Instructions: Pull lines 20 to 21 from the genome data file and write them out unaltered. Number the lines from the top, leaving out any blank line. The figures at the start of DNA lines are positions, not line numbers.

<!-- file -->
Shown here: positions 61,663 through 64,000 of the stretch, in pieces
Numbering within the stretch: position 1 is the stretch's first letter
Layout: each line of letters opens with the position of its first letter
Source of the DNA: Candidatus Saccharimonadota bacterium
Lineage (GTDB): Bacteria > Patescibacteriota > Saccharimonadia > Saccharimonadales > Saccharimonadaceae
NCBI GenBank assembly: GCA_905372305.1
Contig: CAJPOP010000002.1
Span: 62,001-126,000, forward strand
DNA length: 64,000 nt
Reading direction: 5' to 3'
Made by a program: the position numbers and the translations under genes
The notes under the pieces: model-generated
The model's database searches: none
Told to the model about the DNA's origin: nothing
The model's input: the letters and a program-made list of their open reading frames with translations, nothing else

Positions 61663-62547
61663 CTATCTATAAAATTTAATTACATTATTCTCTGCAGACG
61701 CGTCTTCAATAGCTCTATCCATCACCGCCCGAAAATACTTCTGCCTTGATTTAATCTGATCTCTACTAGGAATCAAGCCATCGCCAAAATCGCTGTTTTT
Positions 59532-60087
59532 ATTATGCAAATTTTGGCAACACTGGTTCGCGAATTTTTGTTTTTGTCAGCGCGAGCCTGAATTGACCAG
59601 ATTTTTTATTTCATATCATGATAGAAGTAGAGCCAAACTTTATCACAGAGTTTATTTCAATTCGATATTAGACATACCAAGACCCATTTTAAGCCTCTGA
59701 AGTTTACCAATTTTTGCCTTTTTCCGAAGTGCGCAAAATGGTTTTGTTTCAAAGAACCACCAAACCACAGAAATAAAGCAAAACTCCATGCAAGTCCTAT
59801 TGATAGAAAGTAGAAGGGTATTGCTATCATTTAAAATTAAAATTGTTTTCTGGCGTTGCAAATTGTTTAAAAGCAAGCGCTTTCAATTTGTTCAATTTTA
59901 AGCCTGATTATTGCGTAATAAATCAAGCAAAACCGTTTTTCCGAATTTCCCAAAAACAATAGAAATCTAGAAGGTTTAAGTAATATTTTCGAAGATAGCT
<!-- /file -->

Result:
59532 ATTATGCAAATTTTGGCAACACTGGTTCGCGAATTTTTGTTTTTGTCAGCGCGAGCCTGAATTGACCAG
59601 ATTTTTTATTTCATATCATGATAGAAGTAGAGCCAAACTTTATCACAGAGTTTATTTCAATTCGATATTAGACATACCAAGACCCATTTTAAGCCTCTGA